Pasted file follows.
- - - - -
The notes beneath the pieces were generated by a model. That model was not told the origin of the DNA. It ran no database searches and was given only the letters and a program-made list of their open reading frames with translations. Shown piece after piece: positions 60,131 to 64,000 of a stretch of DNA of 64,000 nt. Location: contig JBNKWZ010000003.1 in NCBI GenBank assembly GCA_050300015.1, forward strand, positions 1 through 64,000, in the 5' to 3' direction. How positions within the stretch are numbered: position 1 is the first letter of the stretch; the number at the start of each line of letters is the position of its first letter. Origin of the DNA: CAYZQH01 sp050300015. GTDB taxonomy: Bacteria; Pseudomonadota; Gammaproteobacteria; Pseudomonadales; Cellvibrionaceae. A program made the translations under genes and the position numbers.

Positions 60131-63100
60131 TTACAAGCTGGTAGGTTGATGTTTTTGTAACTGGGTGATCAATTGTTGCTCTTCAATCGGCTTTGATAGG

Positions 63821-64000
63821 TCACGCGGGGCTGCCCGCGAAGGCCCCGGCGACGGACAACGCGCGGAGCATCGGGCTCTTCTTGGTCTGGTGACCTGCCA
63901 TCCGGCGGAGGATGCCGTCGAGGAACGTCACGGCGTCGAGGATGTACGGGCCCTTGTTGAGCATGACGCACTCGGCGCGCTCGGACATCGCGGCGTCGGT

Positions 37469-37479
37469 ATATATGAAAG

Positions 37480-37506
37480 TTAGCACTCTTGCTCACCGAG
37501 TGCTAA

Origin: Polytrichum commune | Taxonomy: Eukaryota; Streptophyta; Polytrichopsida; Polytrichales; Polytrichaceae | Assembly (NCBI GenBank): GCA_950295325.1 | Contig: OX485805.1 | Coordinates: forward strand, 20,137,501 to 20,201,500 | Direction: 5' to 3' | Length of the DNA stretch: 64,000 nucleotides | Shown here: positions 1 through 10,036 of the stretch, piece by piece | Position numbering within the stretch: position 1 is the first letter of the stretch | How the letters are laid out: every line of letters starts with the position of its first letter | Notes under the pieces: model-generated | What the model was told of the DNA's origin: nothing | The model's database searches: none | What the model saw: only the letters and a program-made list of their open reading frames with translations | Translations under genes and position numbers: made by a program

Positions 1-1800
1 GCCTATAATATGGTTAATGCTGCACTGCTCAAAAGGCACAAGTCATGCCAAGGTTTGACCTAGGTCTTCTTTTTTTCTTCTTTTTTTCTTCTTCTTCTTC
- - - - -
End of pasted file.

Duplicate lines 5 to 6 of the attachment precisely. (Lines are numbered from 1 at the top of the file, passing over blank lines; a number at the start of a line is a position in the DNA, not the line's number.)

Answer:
63821 TCACGCGGGGCTGCCCGCGAAGGCCCCGGCGACGGACAACGCGCGGAGCATCGGGCTCTTCTTGGTCTGGTGACCTGCCA
63901 TCCGGCGGAGGATGCCGTCGAGGAACGTCACGGCGTCGAGGATGTACGGGCCCTTGTTGAGCATGACGCACTCGGCGCGCTCGGACATCGCGGCGTCGGT